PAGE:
New trail for Cranbourne

The state government will build four kilometres of new trail as part of the Cranbourne rail line upgrade.

The new shared path creates a direct route between Lynbrook, Merinda Park and Cranbourne stations and connects to existing paths in the area.

The path’s route will initially be used to create a safe haulage road for construction vehicles building the Cranbourne Line Upgrade.

It will then be converted into a 3-metre-wide shared use path and open to the community by 2023.

The government says the path will link to an existing network of pathways and improves connections and access to local shopping precincts, workplaces, schools, sporting grounds, medical and other services.

It says the trail provides a safe, active and healthy way for commuters to get to and from Lynbrook, Merinda Park and Cranbourne stations without being dependant on the car. This will also benefit commuters by freeing up car parking at these stations.

And it will create a new place for leisure and exercise, safely accommodating pedestrians and the growing number of cyclists looking for off-road cycling options.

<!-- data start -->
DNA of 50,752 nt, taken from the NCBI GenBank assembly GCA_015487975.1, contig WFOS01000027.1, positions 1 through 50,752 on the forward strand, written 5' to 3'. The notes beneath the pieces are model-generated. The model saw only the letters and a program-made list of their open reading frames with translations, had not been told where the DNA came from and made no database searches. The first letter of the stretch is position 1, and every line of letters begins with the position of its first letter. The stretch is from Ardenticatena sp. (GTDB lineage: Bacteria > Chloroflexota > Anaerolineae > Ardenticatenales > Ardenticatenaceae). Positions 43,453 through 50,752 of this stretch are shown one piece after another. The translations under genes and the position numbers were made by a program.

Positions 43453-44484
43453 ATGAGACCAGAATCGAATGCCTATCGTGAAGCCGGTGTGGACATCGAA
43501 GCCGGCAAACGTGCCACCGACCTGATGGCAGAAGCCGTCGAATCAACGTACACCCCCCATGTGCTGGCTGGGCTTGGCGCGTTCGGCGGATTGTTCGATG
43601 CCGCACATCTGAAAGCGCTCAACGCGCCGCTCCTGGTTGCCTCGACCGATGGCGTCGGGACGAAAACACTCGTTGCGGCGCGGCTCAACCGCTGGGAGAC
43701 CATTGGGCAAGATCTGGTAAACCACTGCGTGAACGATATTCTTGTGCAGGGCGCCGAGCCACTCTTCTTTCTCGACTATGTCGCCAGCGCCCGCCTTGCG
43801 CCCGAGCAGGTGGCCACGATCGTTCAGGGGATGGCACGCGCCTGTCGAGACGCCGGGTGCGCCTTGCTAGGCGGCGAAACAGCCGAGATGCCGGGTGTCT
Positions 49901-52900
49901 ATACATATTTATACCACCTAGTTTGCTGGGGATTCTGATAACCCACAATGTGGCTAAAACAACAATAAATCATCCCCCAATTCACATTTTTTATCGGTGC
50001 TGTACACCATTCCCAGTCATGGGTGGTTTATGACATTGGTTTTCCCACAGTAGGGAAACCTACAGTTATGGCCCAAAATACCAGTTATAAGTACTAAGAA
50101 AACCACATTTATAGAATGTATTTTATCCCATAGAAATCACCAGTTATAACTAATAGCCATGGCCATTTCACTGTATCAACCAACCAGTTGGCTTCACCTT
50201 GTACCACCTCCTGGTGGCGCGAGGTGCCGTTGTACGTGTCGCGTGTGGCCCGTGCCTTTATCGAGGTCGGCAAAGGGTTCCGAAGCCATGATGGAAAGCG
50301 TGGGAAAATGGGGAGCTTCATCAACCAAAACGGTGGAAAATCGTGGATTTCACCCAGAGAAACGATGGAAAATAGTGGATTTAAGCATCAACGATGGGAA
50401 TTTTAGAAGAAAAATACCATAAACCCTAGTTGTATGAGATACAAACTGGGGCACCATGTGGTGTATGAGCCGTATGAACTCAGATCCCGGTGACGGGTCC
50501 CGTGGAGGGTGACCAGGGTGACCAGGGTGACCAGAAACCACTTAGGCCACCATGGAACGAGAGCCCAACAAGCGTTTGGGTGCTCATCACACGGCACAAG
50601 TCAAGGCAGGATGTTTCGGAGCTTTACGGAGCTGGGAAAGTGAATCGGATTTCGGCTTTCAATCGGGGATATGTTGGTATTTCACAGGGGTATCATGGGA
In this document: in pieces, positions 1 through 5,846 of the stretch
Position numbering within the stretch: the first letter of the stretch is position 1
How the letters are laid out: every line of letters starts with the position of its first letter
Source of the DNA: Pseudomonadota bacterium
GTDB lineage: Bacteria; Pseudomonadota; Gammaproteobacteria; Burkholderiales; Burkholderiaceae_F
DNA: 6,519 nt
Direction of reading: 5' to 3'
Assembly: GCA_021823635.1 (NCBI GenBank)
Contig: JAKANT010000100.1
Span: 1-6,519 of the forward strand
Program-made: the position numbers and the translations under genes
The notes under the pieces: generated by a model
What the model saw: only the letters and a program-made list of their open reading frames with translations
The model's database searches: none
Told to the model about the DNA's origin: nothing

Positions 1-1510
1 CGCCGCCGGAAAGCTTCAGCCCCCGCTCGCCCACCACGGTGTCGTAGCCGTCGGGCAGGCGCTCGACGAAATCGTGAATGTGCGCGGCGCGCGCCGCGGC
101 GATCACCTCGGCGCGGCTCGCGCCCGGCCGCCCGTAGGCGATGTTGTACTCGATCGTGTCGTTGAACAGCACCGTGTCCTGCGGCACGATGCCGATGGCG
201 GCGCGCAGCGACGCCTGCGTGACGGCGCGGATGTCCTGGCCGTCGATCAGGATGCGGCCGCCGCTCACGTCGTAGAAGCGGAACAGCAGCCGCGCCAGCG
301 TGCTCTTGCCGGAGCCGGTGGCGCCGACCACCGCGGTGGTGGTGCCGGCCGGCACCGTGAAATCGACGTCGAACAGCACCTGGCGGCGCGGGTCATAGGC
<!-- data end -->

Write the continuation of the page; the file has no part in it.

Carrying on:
A key component of the project will be the construction early next year of a new road bridge of the rail line at Camms Road.

Bike riders and pedestrians will have a new, safe way to cross the rail line, with the road bridge to feature wide, well-lit paths and the opportunity to enhance the local area through design elements and landscaping.

This is location is fairly complicated, and considerable design work needs to be done to ensure that the bike facility meets all standards. (The current illustrations do not represent what will be delivered).

A road bridge is the only technical solution for this site because it means this level crossing can be removed without impacting the nearby Cranbourne stabling yards, which would have led to huge disruptions for passengers on the city’s busiest train line and forced a reduction in services right across Melbourne’s entire train network.

Many of the city’s trains are parked overnight and prepared for operations at the stabling yard.

Construction will start with early works in the first half of next year.

To provide feedback on the early concept designs, visit

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